The export of Ayurvedic medicines from India has suffered a set back following the testing by the Canadian Government that has revealed alarmingly high levels of heavy metals in the exported traditional medicinal preparations. More than 18 different Ayurvedic medicines have been tested by the Health Canada, a part of the Canadian government's health department.
The analysis has highlighted the high concentrations of heavy metals such as lead, mercury and arsenic, which could lead to toxicity if used for a long time. The levels were much beyond the permissible limits and the labels of the containers had no indication regarding the potential health hazards.
Mahayogaraj Guggulu (Silver), Makardhwaj, Mahalaxmi Vilas (Gold), Navratna Rasa, Swarna Mahayograj Gugglu (Gold) were some of the medicines found to contain high heavy metal content. Companies like Dabur and Zandu are also under trouble as some of their products have been found to contain high levels of heavy metals.
In accordance with the Drugs and Cosmetic Rules 1954, all Indian medicines exported should clearly indicate the contents in the display label. Furthermore, medicinal preparations containing substances such as mercury, arsenic, lead should contain a warning statement regarding the usage as per Rule 161.
Of all the products tested, only four products were found to carry such a warning. Despite the presence of lead and arsenic in a branded Ayurvedic medicine, the presence of only mercury was indicated in the label. Water and soil pollution has been accounted for this high heavy metal content.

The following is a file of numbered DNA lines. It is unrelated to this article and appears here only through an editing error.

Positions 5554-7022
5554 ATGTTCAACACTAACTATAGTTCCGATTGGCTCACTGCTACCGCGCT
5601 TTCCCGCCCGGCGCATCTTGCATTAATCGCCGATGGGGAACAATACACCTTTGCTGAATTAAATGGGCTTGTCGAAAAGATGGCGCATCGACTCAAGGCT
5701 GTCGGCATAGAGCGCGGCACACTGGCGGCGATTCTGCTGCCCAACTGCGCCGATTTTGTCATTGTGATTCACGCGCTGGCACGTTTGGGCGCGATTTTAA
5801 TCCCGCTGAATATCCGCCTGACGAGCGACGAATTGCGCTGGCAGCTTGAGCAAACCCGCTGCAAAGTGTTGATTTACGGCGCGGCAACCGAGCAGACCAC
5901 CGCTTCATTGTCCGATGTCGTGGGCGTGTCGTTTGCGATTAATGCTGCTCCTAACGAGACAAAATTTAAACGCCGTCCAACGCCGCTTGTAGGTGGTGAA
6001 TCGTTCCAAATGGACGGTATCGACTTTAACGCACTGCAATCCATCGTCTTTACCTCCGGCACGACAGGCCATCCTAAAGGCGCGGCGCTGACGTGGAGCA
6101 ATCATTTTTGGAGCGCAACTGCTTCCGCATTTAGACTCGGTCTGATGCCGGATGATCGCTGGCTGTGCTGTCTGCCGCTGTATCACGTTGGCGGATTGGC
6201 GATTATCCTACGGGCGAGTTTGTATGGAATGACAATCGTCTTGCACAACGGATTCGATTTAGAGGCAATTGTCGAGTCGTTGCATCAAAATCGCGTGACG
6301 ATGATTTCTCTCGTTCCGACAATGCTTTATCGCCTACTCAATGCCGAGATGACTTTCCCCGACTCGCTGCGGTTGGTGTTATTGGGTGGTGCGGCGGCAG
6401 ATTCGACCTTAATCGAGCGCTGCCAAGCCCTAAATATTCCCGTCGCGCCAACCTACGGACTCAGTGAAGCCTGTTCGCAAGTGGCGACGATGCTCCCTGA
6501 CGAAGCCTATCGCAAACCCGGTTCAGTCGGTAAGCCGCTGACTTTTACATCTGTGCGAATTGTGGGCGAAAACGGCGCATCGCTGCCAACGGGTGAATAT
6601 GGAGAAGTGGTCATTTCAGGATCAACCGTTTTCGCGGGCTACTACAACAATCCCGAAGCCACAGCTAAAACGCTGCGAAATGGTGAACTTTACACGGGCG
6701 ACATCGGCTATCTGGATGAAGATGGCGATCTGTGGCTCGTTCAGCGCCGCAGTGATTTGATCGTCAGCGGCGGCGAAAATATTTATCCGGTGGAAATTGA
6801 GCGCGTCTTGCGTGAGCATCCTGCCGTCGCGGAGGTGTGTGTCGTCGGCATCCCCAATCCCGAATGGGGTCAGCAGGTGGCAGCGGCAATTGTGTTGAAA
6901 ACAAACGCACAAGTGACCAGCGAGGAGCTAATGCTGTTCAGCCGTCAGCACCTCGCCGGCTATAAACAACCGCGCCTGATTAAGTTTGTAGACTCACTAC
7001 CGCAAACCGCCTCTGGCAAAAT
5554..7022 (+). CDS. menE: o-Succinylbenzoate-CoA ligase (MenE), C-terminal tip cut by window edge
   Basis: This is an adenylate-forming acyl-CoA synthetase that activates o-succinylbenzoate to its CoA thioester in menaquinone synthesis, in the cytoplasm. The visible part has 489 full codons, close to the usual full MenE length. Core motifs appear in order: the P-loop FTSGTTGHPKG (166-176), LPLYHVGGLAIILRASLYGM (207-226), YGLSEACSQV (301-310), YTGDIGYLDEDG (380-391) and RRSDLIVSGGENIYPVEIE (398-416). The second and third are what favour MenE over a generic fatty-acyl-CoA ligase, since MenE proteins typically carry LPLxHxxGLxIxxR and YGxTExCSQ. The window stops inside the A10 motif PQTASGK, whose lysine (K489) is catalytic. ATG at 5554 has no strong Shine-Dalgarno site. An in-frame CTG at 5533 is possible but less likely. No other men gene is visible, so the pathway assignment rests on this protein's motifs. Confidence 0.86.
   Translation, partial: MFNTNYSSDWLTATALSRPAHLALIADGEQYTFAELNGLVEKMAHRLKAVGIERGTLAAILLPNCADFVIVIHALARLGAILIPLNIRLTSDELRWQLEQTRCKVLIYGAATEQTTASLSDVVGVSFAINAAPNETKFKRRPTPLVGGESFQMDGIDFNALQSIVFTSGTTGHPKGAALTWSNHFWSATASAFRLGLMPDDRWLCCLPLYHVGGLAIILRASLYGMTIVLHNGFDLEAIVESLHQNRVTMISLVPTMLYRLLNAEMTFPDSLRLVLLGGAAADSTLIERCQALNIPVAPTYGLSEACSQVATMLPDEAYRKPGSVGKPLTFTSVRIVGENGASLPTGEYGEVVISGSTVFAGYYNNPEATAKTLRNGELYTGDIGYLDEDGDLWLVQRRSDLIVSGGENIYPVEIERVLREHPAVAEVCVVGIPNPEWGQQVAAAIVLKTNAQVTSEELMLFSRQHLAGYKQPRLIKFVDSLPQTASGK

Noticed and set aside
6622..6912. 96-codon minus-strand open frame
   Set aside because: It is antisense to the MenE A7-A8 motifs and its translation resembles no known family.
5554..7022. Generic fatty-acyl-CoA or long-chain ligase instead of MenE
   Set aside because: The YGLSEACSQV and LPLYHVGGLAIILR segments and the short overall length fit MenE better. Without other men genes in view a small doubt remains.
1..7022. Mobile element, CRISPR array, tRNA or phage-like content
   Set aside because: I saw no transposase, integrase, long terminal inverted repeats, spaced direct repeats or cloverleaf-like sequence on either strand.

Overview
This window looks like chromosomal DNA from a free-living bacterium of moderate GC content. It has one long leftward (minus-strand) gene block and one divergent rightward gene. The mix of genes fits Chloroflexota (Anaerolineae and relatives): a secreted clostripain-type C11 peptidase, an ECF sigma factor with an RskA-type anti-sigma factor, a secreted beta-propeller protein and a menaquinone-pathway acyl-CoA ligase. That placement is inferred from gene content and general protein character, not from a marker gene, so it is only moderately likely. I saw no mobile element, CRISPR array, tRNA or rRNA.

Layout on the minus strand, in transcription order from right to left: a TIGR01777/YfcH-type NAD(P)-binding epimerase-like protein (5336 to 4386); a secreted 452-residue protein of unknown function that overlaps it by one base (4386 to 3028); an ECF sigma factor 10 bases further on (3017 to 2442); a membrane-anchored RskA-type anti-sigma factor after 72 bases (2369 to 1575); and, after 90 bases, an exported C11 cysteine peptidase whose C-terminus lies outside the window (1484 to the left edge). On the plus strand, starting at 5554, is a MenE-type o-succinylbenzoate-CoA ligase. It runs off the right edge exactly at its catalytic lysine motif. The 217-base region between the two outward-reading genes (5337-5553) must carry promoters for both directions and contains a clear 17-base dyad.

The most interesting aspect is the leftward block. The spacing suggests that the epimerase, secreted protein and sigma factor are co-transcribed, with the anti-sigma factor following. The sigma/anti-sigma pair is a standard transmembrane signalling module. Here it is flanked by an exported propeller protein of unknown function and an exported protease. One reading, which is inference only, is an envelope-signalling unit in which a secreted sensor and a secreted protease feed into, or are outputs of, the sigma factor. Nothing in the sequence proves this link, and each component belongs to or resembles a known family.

Following the issue of notice by the Canadian Government, the Government of India has made the testing of all Ayurvedic medicinal preparations mandatory. Unani and Siddha medicines would also be tested before it can be approved for export. The new system would be functional from January 1, 2006.
In addition to testing, the drug manufactures would be required to specify the metal content clearly in the display label of the package. A warning notice has to be included if the levels of heavy metals are above the permissible levels. It has also been proposed to label herbal medicines for heavy metal content meant for domestic use by Ahmedabad-based Consumer Education and Research Society (CERS).
A case has been filed by CERS regarding the above issue before the National Consumers Commission. An intervention by the Union ministry of food and consumer affairs, Drugs Controller General of India and state drugs controllers has also been sought to manage the crisis effectively.
With proper implementation of the above-mentioned regulations, the export of Ayurvedic medicines can be expected to improve in the near future.